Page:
Application of Remote Sensing and GIS for Forestry
Application of Remote Sensing and GIS for Forestry


Many government, state, and private forestry organizations and agencies today utilize geospatial technology such as GIS (geographic information systems) and remote sensing for various applications supporting analysis, assessment, and management of our forests.

Satellite View of Colorado Satellite View of Copper Mountain Ski Resort

Left to right: Satellite View of Pike National Forest, Colorado; Satellite View of Copper Mountain Ski Resort, Colorado

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Forestry organizations and agencies have a unique and critical role in the nation's governance. They serve in public land management, private land regulation, and wildfire management. While their significance is growing due to these roles and the increasing impact of forestry on other matters of societal importance, the nation's state forestry organizations are among the most extensive geospatial technology users of any agency. Many state foresters have indicated that geospatial technology is an invaluable resource whenever they need to understand, communicate, and make effective decisions about conditions on the ground. Forestry has long been and will likely always be a worldwide societal concern with issues that require appropriate attention by government policy makers, such as meeting the demand for forest resources while ensuring conservation and preservation. Geospatial technology aids foresters in the acquisition of the data that is necessary to further research, manage, and recover present and future conditions of the global forests.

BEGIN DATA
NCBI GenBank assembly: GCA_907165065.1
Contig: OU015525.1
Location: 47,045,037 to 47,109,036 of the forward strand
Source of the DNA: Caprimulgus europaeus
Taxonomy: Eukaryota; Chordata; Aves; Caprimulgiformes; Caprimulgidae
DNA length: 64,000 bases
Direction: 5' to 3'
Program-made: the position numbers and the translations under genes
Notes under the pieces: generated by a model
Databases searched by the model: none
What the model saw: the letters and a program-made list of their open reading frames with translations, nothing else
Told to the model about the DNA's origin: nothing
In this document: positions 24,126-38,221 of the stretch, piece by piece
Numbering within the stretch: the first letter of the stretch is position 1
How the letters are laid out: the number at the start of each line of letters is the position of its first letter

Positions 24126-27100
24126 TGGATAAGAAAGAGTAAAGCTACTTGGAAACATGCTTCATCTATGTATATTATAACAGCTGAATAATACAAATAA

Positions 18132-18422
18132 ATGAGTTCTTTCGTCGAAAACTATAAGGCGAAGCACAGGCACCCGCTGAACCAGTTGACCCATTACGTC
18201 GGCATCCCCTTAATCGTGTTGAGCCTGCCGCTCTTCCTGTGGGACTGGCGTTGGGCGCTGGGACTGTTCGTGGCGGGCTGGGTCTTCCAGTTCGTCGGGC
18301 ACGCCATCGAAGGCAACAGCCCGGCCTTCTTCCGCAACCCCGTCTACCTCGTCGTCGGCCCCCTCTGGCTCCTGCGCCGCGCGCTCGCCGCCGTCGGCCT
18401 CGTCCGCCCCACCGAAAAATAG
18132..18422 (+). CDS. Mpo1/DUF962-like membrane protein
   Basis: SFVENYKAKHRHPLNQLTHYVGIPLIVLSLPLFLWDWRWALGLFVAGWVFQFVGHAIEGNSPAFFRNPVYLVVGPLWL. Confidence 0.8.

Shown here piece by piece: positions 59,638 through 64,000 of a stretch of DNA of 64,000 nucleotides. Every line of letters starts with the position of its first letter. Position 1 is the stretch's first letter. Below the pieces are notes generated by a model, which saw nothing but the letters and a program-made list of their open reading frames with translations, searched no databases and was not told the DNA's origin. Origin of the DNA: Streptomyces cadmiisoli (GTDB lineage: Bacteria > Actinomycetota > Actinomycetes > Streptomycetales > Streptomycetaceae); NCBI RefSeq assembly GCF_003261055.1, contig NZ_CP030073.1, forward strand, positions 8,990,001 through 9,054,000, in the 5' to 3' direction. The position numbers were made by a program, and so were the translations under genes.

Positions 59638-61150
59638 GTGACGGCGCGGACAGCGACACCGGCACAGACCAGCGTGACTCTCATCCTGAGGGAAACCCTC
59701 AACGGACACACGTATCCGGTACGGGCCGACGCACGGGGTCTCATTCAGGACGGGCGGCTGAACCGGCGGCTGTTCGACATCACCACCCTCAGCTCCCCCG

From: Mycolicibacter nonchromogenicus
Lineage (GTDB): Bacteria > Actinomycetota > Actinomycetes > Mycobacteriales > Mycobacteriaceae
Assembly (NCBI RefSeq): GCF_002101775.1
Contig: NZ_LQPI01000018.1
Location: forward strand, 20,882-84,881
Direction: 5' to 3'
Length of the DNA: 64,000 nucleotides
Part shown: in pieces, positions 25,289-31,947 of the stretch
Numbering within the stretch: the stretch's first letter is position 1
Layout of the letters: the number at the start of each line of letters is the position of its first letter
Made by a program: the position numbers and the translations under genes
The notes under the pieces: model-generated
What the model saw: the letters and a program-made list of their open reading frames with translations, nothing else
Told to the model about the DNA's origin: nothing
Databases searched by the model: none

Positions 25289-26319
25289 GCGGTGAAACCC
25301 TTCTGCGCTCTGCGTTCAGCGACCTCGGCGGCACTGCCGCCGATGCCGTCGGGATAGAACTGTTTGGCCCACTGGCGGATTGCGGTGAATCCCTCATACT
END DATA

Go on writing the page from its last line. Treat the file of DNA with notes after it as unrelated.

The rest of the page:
Satellite and Aerial Remote Sensors

Satellite Imaging Corporation provides advanced remote sensing techniques, multi-spectral and panchromatic image data processing services (including orthorectification), haze reduction and removal, pan sharpening, image enhancements, georeferencing and mosaicing, and color/grayscale balancing by our experienced imaging and GIS staff. Optional satellite imaging features may incorporate specialized processing procedures, which are used to analyze land cover and change detection, extraction of culture data, normalized difference vegetation index (NDVI) classification and mapping, lithological classification, environmental analysis, urban development, and monitoring emergencies.